In April 2019, I began working at a local mechanic as a shuttle driver, driving customers to home or work after they’ve dropped off their cars for inspection and/or repair. The shop has been in existence since the 1970s and specializes in foreign repairs, specifically Volvo, Audi and BMW, Mercedes and Porsche. Expensive brands can mean prickly customers, and more than a few with a sense of entitlement.
Most are polite, on time and kind. Those that aren’t, though, highlight a surprising lack of coping strategies of the rich and famous. Because they spent a lot of money on a car, everything should work. Because everything should work, other, stupid and poorer people — people so unlike them to boggle the mind — should suffer through repairs.
Repairs are sort of like Death. No one, regardless of their station in life, gets a free pass. Repairs on exotic sports cars can destroy a budget line item in one visit. Quotes of $7,000 or more for Porsches and Mercedes are common.
So common that when a customer acts surprised, I wonder whether or not they understand the impact of heat and wear on a car. But even more than that, I wonder what mental models they use to divorce the cost of purchase from the cost of a repair. Children live in a world of first-order thinking, where consequences aren’t even considered. But these are adults.
The smarter ones shop around. These customers have already taken their car to the dealership, and finding their price too high, visit my shop for a less expensive option. That’s right. A price tag of $7,000 or more is the less expensive option.
Repair costs should be factored in to the purchase price. Most do factor these costs into their budget, which is why they come to my shop.
For those that can’t or won’t understand the relationship between price and repair, their dismay represents a fascinating intersection of class-privilege-meets-no-money™️. Typically middle-aged, pot-bellied and male, this customer believes that life owes them an expensive car and all the rest of are lazy idiots, unable as we are to afford such a car.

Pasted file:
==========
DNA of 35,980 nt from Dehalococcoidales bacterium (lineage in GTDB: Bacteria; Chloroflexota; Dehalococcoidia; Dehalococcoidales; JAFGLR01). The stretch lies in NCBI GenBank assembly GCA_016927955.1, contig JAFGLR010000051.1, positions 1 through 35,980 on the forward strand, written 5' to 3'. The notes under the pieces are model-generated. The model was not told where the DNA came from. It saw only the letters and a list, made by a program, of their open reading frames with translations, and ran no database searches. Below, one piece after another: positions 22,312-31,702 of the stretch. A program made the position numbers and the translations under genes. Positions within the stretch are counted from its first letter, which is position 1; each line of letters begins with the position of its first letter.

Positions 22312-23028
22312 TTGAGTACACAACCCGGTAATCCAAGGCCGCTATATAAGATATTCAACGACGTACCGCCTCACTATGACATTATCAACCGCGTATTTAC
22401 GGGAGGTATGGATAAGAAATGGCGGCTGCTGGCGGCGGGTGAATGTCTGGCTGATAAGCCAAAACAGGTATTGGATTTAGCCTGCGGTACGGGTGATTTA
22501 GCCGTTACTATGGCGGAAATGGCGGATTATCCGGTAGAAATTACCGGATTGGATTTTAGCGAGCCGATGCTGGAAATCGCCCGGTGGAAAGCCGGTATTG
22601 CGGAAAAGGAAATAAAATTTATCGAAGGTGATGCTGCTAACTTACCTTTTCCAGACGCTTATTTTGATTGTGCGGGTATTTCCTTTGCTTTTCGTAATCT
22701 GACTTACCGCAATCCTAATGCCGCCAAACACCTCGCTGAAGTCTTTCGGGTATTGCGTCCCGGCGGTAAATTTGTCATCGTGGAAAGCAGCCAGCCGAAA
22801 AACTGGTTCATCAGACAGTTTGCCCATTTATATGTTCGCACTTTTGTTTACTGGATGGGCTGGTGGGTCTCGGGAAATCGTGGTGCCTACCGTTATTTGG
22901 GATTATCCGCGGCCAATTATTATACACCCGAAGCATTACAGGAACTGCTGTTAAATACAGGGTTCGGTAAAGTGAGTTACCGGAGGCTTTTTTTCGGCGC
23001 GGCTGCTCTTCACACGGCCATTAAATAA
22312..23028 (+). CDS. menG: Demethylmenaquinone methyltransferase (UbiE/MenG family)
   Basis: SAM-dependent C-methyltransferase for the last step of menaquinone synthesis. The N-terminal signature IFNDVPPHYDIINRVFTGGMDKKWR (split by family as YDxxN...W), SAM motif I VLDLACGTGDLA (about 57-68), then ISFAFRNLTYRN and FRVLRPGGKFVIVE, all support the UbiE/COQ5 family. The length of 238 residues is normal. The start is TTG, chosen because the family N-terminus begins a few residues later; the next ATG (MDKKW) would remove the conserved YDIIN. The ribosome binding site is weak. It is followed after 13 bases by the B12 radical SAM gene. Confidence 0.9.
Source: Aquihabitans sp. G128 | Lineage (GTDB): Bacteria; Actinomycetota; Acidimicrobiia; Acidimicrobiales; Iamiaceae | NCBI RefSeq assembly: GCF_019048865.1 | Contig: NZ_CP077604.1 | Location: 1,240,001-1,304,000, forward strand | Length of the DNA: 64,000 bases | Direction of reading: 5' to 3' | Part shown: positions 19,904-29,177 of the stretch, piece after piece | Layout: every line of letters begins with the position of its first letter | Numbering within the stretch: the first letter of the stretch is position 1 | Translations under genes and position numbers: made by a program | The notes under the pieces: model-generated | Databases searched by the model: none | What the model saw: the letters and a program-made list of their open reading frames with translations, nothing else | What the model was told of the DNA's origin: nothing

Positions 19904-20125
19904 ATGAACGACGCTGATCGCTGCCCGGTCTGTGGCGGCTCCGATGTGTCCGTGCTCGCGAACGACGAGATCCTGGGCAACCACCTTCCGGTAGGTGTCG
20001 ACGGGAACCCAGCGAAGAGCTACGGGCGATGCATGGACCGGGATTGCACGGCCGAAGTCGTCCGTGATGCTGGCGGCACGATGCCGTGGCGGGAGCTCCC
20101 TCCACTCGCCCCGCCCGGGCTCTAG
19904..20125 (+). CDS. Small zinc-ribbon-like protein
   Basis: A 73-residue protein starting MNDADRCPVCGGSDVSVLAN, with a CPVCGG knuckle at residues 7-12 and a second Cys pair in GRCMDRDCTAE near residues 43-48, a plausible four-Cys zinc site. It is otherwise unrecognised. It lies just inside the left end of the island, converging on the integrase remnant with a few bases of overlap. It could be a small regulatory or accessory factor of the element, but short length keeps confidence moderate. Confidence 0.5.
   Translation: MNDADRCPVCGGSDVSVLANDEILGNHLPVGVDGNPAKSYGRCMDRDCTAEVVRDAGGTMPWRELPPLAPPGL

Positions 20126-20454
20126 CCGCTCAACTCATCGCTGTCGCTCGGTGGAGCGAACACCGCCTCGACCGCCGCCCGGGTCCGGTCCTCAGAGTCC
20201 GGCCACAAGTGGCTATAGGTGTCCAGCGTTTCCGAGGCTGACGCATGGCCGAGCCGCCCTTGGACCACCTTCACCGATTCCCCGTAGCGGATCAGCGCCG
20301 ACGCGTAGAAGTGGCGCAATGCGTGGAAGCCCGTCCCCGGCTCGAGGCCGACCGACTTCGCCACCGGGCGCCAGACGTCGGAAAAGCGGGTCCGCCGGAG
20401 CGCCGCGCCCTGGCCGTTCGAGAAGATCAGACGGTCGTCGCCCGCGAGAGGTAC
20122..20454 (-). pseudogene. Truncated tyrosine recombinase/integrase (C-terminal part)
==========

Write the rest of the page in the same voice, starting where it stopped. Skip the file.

I’m a lawyer or a financial advisor or a doctor, they may say to themselves, getting a Porsche or Mercedes reflects how awesome I am and what a loser you are.
Can you detect the first point of faulty thinking? That the rest of us can’t afford these cars. Not that we don’t want to pay that amount for any car but that we can’t.
And often times, as it turns out, they can’t afford a new Audi or Porsche, either. Like us, the sticker price of $135,000 Audi A7 causes a loss of consciousness, forcing them to opt for a used version of their StatusMobile™️.
They can’t believe their luck! What a deal.
“I bought a used Porsche Cayenne for $40,000!!”
They may very well congratulate themselves on their budgetary acumen. Riding along in their new-to-them but still used StatusMobile™️, they may feel sexy or exciting or cool. Eventually, and there is always an eventually with the expensive German/Italian cars, the car requires a repair.
At this point the privilege-meets-no-money™️ problem begins.
All that money they saved buying used? Sucked up by the repair, evaporating in a cycle of spending more than they’re earning pursuing a lifestyle they can’t afford, which is why the bought used in the first place.
Now they realize they’re getting nothing for their earlier deal.
Now they want to save something somewhere, now that their StatusMobile™️ proves to be expensive after all.
Now the service staff come under attack.
The StatusMobile™️ customers begin a steady war of attrition, alternating between demanding discounts and freebies and name dropping the owner. When the costly repair price doesn’t drop, the customers stop adulting, throwing temper tantrums that include raising their voices and leaving the premises in a huff.
The cost of the repair still remains the same.
Whining, bitching, accusing the staff of made-up infractions won’t drop the repair cost.
It’s hard not to feel sorry for rich people who are cash poor. But loathsome boorish behavior only invites ridicule. There is never an excuse for being rude. When a get-status-cheap-scheme fails, admit it and move on.
Buying a used car doesn’t mean repairing with used parts.
Expensive cars alway require expensive repairs.
Physics governs automotive operations.
Lather. Rinse. Repeat.